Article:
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In December 2004, Michigan Properties L.L.C. purchased three apartment complexes in Meridian Township. In January 2005, Michigan Properties filed the required property transfer affidavits, advising the township that there had been a transfer of ownership of the property. Such a transfer allows the township to base the taxable value of the property on the property’s state equalized value for the following year without regard to the limitations imposed by Proposal A (Const 1963, art 9, § 3) and the enabling statute MCL 211.27a. Proposal A caps the amount that a property’s taxable value can increase each year, even if the property’s true cash value or actual market value rose at a greater rate. The taxable value is “uncapped” upon a transfer of ownership: MCL 211.27a(3) states that “the property’s taxable value for the calendar year following the year of the transfer is the property’s state equalized value for the calendar year following the transfer.” Without a transfer of ownership, the taxable value of the property cannot be increased from one tax year to the next by more than the lesser amount of 5 percent of the assessed value of the property for the previous year or the increase in the rate of inflation from the previous year. MCL 211.27a(2).
The township failed to make assessments for calendar year 2005 based on the properties’ taxable value as defined by § 27a(3). Rather, it increased the taxable value by the amounts allowed by MCL § 27a(2). The township discovered its mistake in October 2006, and notified Michigan Properties that it had corrected the SEV.
Michigan Properties filed separate appeals for each apartment complex with the Michigan Tax Tribunal. The Board of Review granted the appeal and ruled in favor of the township, correcting the assessment for each parcel to reflect uncapping of the property with the 2005 SEV as the base figure for the taxable value.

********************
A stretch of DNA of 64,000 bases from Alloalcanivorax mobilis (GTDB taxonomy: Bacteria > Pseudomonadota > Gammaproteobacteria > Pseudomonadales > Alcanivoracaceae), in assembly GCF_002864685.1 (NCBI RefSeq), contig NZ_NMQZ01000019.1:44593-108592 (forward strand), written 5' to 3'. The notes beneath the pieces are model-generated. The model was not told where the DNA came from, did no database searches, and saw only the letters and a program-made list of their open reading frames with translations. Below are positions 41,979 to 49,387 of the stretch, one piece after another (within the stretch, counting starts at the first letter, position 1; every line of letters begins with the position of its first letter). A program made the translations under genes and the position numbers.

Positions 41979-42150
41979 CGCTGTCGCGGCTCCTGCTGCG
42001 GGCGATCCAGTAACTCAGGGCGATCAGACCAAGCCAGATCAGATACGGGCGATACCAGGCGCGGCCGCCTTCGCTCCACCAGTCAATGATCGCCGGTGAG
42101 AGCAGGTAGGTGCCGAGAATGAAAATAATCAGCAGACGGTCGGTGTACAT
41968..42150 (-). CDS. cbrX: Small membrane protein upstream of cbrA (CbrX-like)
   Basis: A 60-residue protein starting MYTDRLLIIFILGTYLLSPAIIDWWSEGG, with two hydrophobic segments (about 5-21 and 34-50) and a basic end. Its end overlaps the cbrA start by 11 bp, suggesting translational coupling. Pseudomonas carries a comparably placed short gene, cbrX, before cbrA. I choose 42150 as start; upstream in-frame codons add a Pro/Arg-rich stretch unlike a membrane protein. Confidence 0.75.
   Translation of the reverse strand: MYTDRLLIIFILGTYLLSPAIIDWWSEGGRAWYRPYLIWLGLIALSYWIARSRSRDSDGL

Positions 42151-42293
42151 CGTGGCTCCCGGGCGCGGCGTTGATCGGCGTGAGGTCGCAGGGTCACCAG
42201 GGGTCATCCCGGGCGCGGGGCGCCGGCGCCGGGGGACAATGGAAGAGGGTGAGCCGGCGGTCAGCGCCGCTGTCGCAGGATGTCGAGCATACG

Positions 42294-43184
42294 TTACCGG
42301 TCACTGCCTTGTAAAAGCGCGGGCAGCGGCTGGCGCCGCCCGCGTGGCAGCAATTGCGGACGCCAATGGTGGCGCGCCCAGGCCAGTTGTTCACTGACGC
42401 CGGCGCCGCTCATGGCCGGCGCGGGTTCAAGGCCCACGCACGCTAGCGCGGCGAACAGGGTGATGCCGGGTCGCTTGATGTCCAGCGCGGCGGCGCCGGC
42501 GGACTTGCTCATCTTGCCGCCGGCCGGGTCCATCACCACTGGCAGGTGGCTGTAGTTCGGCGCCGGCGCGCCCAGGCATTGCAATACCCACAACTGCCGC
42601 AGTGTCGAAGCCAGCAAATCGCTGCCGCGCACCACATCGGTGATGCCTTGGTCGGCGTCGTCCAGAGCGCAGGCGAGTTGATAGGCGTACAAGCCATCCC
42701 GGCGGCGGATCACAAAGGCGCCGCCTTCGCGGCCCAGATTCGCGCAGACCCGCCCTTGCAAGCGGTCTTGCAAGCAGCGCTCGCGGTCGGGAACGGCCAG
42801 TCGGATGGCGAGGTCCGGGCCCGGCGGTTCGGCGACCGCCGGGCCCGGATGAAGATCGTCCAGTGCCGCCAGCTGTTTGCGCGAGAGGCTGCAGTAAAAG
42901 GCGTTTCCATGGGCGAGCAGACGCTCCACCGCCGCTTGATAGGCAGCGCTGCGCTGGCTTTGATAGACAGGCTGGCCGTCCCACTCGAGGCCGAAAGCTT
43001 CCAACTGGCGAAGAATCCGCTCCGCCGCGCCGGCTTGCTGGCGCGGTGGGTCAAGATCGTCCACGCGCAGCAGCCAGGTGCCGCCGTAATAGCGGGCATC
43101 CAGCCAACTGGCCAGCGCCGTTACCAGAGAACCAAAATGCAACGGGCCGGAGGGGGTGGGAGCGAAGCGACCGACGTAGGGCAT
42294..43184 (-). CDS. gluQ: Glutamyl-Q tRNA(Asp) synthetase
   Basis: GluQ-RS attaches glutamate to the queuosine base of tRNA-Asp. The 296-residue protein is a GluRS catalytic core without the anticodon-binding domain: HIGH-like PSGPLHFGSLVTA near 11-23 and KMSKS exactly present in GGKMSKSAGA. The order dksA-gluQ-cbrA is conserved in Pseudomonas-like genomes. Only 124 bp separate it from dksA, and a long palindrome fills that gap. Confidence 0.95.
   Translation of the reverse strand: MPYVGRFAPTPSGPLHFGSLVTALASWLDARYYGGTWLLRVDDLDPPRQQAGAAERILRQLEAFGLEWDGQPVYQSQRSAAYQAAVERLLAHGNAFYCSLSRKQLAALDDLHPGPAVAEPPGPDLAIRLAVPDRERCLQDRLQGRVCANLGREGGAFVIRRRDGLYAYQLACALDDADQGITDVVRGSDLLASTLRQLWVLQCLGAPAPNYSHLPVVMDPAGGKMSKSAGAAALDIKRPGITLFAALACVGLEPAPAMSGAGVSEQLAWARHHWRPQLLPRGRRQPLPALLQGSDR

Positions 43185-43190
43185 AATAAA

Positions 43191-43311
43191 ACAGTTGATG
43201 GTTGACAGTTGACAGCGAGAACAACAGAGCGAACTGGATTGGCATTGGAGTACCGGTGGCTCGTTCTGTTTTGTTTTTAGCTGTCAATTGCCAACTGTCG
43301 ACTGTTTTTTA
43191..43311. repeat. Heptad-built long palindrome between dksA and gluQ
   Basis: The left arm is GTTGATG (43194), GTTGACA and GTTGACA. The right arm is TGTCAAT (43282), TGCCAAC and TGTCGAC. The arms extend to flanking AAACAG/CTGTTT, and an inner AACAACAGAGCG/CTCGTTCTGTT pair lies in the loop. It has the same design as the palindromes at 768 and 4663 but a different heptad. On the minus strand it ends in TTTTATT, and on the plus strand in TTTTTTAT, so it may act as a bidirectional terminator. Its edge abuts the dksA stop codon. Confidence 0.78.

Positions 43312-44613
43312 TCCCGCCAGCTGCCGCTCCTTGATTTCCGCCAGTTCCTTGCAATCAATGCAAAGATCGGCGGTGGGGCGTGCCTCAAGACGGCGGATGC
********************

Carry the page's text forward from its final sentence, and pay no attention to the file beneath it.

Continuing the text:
Michigan Properties appealed each reassessment to the Tax Tribunal, claiming that, because the township failed to uncap the SEV in the year following the transfer, the township was precluded from doing so for any subsequent tax year. But the Tax Tribunal rejected that argument and ruled in the township’s favor. The tribunal found that the property had been transferred in 2004 and that Michigan Properties had filed a timely affidavit of transfer, but that the township had failed to adjust the taxable value for 2005 in accordance with the actual sufficient evidence as required by MCL 211.27a(3). Relying on the Board of Review’s powers under MCL 211.29 and .30 to correct errors in property assessments, the Tax Tribunal concluded that the township’s increase in taxable value for tax year 2007 was proper.
Michigan Properties appealed all three cases to the Court of Appeals, which consolidated the appeals. Michigan Properties argued that MCL 211.27a(3) permits the taxable value of property to be “uncapped” based on a transfer of the property only in the calendar year following the transfer, where a timely affidavit of transfer has been filed, and that the Board of Review may not correct taxable value that is inconsistent with § 27a(3). But in a unanimous published per curiam opinion, the Court of Appeals reversed the Tax Tribunal. The Court of Appeals agreed with Michigan Properties’ argument that MCL 211.27a(3) is unambiguous and only permits the taxable value of transferred property to be “uncapped” in the calendar year following the transfer. The broad authority of the Board of Review to correct erroneous assessments is restricted by the limitation in § 27a(3), the appeals court held. The township appeals.